Catching Falling Beer Bottles is Better Than Falling Knives
Buy high, sell low and don’t lose your money in between.
OK, THAT was confusing! As far as I could tell from the owner’s convoluted ramblings, he was advertising momentum buying for his beer. Buy it before the price rises too far out!
Perhaps a better idea would be to buy popular brands early in the evening before their prices go up and then switch to lesser-known brands later as their price gets depressed from lack of sales?
The nice thing about buying beer this way and the point at which this whole idea veers off from the stock market is that the beer gets used up while stocks don’t. You drink your beer! You don’t want to just hold on to it to sell it to another patron later in the evening and so you don’t really care if your beer’s price went up or down after you’ve had it. You’ve already enjoyed it.
Momentum buying for stocks, real-estate or commodities isn’t quite the same thing. In this case, you’re not planning on EVER actually using what you buy, just on dumping it on to someone else at a price that’ll net you a profit. The danger with this approach is that it reeks of the idea of the Bigger Fool. It works as long as the price moves in the direction you were hoping for but at some point, prices reverse course and SOMEONE is stuck with the actual asset at what turns out to be a terrible price.
If it’s just beer, it’s not so bad. Drink it, enjoy it and wonder at the folly of having bought a 100$ can of Coors Banquet Beer.
Things get more hairy if you’ve bought a house in the hopes of flipping it only to find that no one wants it. Now you’re stuck with not only the house itself, but the mortage, the taxes, the repairs and the hassles. Blarg. Well, at least you can live in it. Flipping stocks is even worse because now, you don’t even get a piece of paper to burn as fuel if you’ve picked a company that goes bankrupt.
Momentum players might be horrified at the trade I put in for NNVC last week. They say that “The trend is your friend” and the trend for NNVC is clearly down. Buying a stock that’s crashing is also called catching a falling knife and it’s one of the basic things people get warned NOT to do!
One quick way to go bankrupt is to chase a stock on its way down. You buy some at 100$. You buy triple that much at 50$. You sell your house to buy boatloads more at 20$. You get your family and friends to buy all they can at 10$ and the stock goes to 0 a week later! Ouch. That’s gotta hurt! It’s also what you DON’T want to do!
So, how do you differentiate a falling knife from a mis-priced opportunity that’ll become a never-ending fountain of beer?
1. Look for clear cases where the outcome is binary. One side is clearly right and the other is clearly wrong. Cases where it’s black and white; where there simply is no middle-gound. If one side is right, the stock will be worth ZERO! If the other side is right, the stock will go up 50X.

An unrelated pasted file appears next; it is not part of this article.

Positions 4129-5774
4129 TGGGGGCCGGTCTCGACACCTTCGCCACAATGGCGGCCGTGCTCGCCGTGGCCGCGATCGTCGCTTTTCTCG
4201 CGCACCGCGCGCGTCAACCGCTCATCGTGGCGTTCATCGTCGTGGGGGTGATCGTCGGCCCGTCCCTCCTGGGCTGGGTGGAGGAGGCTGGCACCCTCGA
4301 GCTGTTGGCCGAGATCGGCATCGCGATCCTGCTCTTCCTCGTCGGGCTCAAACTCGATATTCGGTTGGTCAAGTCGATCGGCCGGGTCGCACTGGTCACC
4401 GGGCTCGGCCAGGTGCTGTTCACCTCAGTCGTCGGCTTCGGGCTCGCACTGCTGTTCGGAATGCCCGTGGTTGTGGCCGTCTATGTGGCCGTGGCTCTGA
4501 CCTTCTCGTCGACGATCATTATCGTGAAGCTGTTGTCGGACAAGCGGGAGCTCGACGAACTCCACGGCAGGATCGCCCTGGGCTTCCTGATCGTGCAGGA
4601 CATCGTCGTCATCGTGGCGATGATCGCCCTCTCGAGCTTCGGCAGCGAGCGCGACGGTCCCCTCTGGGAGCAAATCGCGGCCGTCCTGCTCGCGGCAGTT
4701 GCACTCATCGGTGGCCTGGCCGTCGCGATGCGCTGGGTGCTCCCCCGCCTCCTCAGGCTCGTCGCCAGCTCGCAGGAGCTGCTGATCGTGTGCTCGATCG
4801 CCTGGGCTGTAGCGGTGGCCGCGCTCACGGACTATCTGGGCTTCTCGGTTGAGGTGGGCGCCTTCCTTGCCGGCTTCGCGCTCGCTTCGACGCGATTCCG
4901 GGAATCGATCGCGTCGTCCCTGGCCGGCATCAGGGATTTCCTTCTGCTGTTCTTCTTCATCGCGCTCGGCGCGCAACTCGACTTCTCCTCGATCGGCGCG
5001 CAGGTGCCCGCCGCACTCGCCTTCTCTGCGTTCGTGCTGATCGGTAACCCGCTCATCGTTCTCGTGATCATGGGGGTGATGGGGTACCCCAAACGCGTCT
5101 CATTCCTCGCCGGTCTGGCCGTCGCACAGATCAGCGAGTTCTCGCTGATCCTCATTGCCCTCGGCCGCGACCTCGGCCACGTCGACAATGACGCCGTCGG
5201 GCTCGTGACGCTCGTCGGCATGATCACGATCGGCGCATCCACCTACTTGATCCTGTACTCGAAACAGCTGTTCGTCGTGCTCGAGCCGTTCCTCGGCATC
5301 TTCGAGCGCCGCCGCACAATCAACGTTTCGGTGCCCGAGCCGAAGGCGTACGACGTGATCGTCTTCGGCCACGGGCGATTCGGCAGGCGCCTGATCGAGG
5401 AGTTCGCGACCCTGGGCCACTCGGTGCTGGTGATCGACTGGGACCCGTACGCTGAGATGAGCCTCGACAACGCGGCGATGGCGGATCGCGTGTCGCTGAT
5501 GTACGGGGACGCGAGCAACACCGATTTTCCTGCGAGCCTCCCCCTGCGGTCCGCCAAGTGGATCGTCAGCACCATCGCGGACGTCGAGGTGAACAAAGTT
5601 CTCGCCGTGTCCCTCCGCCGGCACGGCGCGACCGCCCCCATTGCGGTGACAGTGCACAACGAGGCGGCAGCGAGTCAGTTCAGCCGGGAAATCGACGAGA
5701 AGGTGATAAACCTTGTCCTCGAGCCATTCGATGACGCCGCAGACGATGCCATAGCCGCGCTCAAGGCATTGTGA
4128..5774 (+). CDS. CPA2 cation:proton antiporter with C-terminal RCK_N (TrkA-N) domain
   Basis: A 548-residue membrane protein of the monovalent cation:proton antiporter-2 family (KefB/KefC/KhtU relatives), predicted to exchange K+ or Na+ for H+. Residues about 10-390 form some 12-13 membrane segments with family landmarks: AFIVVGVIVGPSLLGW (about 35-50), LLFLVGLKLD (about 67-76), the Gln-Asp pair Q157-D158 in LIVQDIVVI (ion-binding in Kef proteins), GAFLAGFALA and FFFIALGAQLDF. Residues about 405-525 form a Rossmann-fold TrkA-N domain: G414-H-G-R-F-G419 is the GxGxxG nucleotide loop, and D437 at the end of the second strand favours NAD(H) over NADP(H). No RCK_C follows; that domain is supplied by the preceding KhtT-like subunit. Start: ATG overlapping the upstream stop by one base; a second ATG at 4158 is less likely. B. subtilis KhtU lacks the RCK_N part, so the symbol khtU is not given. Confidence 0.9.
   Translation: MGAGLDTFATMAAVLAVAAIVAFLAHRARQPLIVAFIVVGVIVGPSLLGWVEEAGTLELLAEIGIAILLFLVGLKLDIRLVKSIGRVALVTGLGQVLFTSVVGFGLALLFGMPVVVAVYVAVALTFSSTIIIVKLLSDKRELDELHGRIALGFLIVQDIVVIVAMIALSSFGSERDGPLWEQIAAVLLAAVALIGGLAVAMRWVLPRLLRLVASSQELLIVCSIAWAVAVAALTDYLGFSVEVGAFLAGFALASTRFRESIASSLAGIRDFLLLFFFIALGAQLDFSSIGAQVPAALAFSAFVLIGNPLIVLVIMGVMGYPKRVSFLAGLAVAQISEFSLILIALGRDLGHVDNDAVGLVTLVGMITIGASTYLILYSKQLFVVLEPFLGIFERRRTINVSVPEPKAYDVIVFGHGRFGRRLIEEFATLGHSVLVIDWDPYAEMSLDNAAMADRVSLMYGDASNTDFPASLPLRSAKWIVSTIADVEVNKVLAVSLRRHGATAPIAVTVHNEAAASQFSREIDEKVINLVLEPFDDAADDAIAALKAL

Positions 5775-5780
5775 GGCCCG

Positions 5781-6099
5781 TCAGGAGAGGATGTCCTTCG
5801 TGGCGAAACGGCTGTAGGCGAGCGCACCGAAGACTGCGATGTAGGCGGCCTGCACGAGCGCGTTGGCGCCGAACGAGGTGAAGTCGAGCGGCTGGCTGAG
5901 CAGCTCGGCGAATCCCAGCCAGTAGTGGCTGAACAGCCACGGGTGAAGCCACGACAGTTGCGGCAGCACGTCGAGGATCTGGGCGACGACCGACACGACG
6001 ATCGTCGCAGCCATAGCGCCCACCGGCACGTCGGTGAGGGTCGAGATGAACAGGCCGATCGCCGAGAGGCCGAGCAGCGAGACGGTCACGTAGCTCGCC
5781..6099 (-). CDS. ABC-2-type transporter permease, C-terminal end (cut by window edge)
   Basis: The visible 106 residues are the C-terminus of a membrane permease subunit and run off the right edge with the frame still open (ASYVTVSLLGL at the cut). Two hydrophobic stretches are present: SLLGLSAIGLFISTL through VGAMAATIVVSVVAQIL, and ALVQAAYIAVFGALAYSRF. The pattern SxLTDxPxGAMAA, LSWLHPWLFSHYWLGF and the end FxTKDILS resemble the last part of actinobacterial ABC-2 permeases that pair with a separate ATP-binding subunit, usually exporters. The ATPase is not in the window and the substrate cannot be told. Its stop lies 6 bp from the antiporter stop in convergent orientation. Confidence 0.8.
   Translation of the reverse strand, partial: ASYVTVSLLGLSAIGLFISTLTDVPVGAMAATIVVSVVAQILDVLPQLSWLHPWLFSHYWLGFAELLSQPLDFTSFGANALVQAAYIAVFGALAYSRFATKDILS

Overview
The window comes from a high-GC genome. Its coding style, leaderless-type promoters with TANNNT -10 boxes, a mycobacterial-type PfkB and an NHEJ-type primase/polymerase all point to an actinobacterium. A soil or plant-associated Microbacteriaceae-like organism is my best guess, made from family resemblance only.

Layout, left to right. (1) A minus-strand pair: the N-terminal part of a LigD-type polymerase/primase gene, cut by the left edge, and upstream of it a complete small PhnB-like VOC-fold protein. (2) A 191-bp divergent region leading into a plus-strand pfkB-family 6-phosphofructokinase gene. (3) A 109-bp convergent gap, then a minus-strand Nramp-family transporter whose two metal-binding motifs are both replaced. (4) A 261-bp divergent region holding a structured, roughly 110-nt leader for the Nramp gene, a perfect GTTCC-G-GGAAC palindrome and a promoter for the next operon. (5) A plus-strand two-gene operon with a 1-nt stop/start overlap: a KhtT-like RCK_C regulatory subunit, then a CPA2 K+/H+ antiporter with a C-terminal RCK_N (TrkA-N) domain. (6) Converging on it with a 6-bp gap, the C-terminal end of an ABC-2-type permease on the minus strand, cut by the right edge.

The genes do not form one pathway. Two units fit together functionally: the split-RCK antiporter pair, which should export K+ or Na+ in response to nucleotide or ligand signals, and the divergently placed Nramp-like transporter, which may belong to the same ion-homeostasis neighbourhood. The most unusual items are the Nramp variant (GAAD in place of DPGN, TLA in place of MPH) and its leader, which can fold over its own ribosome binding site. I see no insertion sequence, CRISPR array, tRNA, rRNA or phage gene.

Do your research, understand the company and all of the arguments pro and con. Know enough that you can discern clear falsehoods in one of the two propositions. If BOTH propositions clearly have problems, don’t invest either way because it’s not a sure thing!
2. Double-check anything you can to try and see where YOU might be wrong in your view of the final outcome. If you don’t find anything, check AGAIN!
3. Put your money where your mouth is and follow your gut-feelings AFTER careful research.
4. (optional) Have a beer and relax.
Wow… looks like the preliminary results for NNVC are in. 4$ today, up from 3.11$ at purchase. Nice! Even more interesting is that this move up came on the same day as BAD news hit the stock: another ambulance-chasing law-firm is coming after NNVC. How does a stock go UP on bad news!?
Ah… a quick look at institutional holders seems to bear an answer: Their holdings are way up since the last report. Someone’s been buying. That “someone” includes the Pension Fund of California! Nice.
Another recent case of this was Pretium Resources (PVG). Their stock tanked overnight to about 3$ when a famous third-party bailed out with some rather scathing commentary about the quality of the company’s gold resources. That stock’s trying to reach 7$ now, just a few short months later. But as all things, it’s easy to spot in hindsight, not so simple in real-time.
Mr Beerver also has other things to do than just watching stocks and reading news all day which is why he doesn’t hold very many stocks and why he doesn’t flip them. Once he put the effort into understanding a company, he wants to keep it for a good long while and reap the free beer it gives him.
How is this different from momentum players, though? They both seem to simply want the price to continue to move in a specific direction.
Mr Beerver’s different because he expects the stock price to move not because other people will buy into the story he bought but that the stock price will move because the story ITSELF changes for the better. Right now ISCO sells a skin cream and an eye cream along with cells for research. That’s nice. Soon, the story will be that ISCO has a cure for Parkinson’s disease! THAT changes the whole narrative and the dynamics of the stock! The new price when this becomes reality will be magnitudes higher than today’s OR (there’s always an or!) the failure to secure their patents in Europe will destroy their hopes and permanently damage the company’s potential, preventing the price from rising above 15 or so in the future.
Which outcome do you feel is more likely? Are you confident enough to invest your money into this idea?